- Owner - A bond unbroken

By SuperyachtNews

A bond unbroken

G L Gilbert returns for a one-off lockdown special, with Donald McLaren caught in the midst of his own Covid crisis…

When we relaunched The Superyacht Report, in January 2017, we invited a prominent superyacht industry stakeholder to assume a pseudonym, put pen to paper and imagine what the superyacht world of the future would look like.

From this, fictitious character, Donald McLaren was born into a dystopian world, and his adventures were played out over nearly 20 chapters.

At the time, we never imagined ourselves to be living through such a future so soon after we left Donald. But with so much sadness in the air, we contacted G L Gilbert and asked him to pick up his pen again. And what has resulted is the following one-off special as we catch up with Donald, far into the future, again.

We hope you all appreciate this lighter take on our usual content, over this long weekend. Previous chapters can be found at the foot of the page.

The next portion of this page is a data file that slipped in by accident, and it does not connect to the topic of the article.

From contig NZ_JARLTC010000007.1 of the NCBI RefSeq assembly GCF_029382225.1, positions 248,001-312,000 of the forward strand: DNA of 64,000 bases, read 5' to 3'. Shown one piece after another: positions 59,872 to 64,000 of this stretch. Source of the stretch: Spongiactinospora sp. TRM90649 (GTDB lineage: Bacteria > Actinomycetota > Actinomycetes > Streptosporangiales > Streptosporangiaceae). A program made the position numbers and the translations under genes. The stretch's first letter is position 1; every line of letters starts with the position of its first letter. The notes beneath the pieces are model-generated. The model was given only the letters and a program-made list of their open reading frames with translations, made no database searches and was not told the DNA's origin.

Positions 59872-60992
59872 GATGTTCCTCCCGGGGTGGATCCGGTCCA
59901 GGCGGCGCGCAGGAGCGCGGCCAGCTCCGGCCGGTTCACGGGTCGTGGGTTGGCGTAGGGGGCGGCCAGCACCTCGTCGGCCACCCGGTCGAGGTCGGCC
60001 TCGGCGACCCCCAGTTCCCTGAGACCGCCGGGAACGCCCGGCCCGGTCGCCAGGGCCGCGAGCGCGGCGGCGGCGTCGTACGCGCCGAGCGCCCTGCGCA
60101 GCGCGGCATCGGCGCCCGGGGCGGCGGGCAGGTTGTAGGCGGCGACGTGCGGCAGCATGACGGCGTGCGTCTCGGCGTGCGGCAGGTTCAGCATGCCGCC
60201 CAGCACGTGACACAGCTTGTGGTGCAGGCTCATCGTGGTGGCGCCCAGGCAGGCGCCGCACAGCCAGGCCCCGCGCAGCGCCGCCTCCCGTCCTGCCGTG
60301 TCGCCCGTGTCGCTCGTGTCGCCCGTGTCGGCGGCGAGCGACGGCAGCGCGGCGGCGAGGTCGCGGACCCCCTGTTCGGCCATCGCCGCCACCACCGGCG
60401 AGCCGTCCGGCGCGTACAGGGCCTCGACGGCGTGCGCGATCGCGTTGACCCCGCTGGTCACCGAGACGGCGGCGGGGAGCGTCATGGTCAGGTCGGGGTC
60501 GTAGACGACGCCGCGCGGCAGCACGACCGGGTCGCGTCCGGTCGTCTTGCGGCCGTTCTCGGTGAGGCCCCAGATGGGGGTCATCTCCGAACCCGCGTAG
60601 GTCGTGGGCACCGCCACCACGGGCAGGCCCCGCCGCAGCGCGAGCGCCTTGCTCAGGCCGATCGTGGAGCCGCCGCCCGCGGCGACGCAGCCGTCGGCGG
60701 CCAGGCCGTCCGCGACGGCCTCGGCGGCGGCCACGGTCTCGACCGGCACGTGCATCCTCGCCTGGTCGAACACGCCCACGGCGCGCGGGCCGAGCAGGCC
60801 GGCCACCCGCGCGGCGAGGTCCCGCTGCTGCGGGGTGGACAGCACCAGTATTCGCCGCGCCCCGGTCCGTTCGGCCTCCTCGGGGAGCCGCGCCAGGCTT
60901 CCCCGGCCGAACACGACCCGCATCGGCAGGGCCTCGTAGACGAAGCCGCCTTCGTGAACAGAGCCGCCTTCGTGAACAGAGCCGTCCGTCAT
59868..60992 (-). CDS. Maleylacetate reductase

An unbreakable bond. Captain and Owner. ‘Unbreakable, 'til death do us part’. More ‘marriage’ than employer and employee; not always, but so it was between Luca and Donald. There had been bumps and scrapes when Donald was building his motoryacht Greenwich Park. Luca had blamed the ‘Red-Trousered Man’ for the ethical slip. That never washed with Donald, yet, he forgave Luca because he liked the man. He was a decent chap.

Seven years ago, almost to the day, there was a text message from Luca's then-girlfriend. Claudia. At least he thought it was Claudia; Luca had been through so many girlfriends since. Yes, he was almost certain it was Claudia - Donald remembered her long auburn hair, that swept in waves over her narrow shoulders and framed a face, of such extraordinary southern Italian beauty,  that he was beguiled by her when first he met her.  He would see her regularly, but only on television, where she was the face of some overpriced shampoo, her voice dubbed from her native Italian into Greek, German, English or Latvian.

The WhatsApp pinged that Luca was in hospital. In Venice, on a ventilator at the Ospedale SS Giovanni e Paolo. Luca was struggling. His lungs were giving way. Covid-19, the coronavirus, had laid him low.